Richard Ebeling is the president of FEE.
Despair about the current direction of American public policy is easily understood. In whichever direction we look, government seems to be growing larger and more intrusive. For example, in February the Associated Press (AP) reported that in spite of the 1996 welfare reform, which has reduced the number of people on the welfare rolls, “Nearly one in six people rely on some form of public assistance, a larger share [of the population] than at any time since the government started measuring two decades ago.”
Those receiving welfare payments from the federal or state governments may have decreased from 14.2 million people in 1994 to 5.1 million in 2005. But 45 million people are on Medicaid, the AP said, and almost 26 million people receive food stamps every month.
Government continues to be out of control, and too many of our fellow Americans appear not to care enough to do anything about it, especially when so many of them are beneficiaries of government largess in one form or another. A disregard of the harmful effects from any and all forms of dependency on the welfare state is reinforced by the media, which almost always implies there “ought to be a law” to solve every supposed social problem, and a public-education establishment that indoctrinates young people in our schools and colleges with “politically correct” propaganda for political paternalism.
But appearances do not always tell the real story of everything that is going on. People often act more wisely in taking personal initiative and reclaiming self-responsibility than their stated or unstated political views would suggest. I believe that while many Americans find it difficult to think politically “outside the box” of Big Government, they have in fact lost confidence in much of what government has promised or tried to deliver. As this confidence has been eroded, people have begun once more to take care of themselves and their families.
Social Security is one area where this is happening. While most Americans cannot imagine a world without a government-guaranteed pension, a growing number of Americans have been turning their backs on this government promise of a secure and comfortable retirement. Over the last 20 years private retirement planning has exploded. In 1985 there were 1,528 mutual funds offering investment opportunities to private investors. By 2004, however, 8,044 mutual funds existed. Total mutual-fund assets increased from $495 billion to 8.1 trillion. The number of shareholder accounts went from 296,000 to over 267.4 million.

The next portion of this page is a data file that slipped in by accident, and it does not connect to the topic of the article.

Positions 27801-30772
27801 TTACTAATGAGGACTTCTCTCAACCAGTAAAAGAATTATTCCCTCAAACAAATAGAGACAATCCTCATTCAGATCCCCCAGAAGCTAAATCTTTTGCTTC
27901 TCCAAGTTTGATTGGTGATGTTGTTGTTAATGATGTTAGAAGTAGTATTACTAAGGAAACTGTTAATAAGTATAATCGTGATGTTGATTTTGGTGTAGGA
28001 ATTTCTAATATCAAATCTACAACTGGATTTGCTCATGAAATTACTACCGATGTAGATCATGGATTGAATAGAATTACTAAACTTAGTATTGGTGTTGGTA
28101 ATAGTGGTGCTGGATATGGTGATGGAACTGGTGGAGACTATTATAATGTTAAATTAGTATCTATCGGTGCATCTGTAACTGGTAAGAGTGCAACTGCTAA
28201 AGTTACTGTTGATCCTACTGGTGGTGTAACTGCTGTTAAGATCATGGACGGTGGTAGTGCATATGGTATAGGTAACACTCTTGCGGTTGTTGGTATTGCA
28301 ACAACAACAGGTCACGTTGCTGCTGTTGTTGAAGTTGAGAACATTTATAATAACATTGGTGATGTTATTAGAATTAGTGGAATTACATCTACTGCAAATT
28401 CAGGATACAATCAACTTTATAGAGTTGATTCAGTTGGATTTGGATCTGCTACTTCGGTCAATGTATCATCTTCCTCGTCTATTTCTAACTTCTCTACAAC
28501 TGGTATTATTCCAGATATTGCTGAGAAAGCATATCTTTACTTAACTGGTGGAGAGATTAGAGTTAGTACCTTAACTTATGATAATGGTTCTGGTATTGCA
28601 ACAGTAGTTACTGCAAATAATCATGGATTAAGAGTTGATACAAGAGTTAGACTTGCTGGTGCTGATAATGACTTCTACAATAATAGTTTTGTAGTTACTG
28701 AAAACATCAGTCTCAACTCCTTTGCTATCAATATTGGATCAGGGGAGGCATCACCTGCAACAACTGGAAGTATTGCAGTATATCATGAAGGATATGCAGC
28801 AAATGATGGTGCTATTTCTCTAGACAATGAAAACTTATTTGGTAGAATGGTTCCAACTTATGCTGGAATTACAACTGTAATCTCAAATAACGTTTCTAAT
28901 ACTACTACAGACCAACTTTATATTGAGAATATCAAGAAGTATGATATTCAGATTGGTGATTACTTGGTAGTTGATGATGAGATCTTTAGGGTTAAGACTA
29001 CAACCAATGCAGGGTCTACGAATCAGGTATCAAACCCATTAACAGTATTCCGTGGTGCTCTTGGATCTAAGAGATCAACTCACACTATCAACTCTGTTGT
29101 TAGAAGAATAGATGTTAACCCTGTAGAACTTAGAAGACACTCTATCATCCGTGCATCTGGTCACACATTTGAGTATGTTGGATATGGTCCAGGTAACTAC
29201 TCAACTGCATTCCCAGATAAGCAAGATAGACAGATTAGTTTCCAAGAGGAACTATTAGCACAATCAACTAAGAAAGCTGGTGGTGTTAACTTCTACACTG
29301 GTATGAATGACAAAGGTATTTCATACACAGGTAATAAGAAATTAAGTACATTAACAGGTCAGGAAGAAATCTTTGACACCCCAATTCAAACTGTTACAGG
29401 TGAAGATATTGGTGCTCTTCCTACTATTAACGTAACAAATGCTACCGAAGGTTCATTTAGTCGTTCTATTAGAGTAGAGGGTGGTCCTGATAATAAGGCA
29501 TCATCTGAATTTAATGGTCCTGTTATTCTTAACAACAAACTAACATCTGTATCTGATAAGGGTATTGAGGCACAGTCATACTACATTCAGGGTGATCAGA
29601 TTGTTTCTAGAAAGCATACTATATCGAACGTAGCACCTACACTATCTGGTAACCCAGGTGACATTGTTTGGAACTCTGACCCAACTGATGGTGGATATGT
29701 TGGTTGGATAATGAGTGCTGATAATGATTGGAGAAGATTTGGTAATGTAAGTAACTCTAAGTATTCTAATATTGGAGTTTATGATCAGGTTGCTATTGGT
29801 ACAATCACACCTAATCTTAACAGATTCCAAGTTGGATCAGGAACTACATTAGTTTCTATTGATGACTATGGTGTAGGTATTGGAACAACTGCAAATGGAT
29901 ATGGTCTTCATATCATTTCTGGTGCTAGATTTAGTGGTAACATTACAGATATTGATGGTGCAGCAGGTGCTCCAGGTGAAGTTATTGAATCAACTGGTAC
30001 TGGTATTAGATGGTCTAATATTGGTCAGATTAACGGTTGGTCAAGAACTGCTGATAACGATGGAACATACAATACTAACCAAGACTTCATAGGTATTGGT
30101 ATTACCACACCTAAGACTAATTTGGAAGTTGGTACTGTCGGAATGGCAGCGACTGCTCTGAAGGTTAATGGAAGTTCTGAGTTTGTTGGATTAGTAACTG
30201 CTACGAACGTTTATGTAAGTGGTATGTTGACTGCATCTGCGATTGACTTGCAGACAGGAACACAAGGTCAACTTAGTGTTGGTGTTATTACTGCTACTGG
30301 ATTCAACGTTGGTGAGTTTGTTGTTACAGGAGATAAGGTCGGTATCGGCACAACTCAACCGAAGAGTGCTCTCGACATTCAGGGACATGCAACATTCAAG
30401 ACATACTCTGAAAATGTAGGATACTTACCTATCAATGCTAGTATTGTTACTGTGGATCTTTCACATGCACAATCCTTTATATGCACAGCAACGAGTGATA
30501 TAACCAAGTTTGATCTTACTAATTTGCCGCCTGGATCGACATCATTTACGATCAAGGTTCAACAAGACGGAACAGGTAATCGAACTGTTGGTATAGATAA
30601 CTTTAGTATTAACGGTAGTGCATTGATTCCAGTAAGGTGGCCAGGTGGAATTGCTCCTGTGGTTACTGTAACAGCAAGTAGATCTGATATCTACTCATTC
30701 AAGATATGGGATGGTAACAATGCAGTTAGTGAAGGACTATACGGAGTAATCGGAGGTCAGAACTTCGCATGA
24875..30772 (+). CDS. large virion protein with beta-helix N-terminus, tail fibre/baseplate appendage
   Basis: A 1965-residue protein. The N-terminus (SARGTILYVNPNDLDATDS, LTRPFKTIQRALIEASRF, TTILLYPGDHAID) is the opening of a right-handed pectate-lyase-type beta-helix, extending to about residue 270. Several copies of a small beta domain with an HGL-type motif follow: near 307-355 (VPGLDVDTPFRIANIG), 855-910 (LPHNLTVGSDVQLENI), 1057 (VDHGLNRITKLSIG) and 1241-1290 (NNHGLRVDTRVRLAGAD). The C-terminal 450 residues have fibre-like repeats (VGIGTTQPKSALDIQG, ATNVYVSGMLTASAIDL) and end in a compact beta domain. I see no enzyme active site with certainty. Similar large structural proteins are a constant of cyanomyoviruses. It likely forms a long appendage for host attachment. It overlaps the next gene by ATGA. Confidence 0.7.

This tells us the extent to which the American people have implicitly declared that they have no confidence in Social Security. Whether they are setting aside before- or after-tax income, tens of millions of Americans have decided that they cannot and will not depend on Washington when they retire and are planning for their own future.
Another example is education. For well over a century compulsory public education has been one of the most sacred cows of public policy. The few private schools have often been viewed as only for the children of the elite. And 20 years ago, homeschooling was considered eccentric or for the shut-in child.
Yet between 1990 and 2004 attendance at private schools (K–12) increased from 4.8 million to over 6.2 million, a 29 percent increase. About 11.5 percent of all students in the United States are now enrolled in more than 29,000 private schools; these schools represent around 23 percent of all schools in the country. A national survey in 2000 found that 48.6 percent of the schools were Catholic, 15.7 percent nonsectarian, 15 percent conservative Christian, 6.1 percent Baptist, 4.3 percent Lutheran, and 3.3 percent Jewish. Many of the remaining private schools also were affiliated with religious denominations.
The parents of these privately schooled children choose to pay tuition on top of their school taxes. According to many studies, the growth in private schooling would be greater if not for the tax burden on the average family, including those taxes for the government schools many parents wish to shun.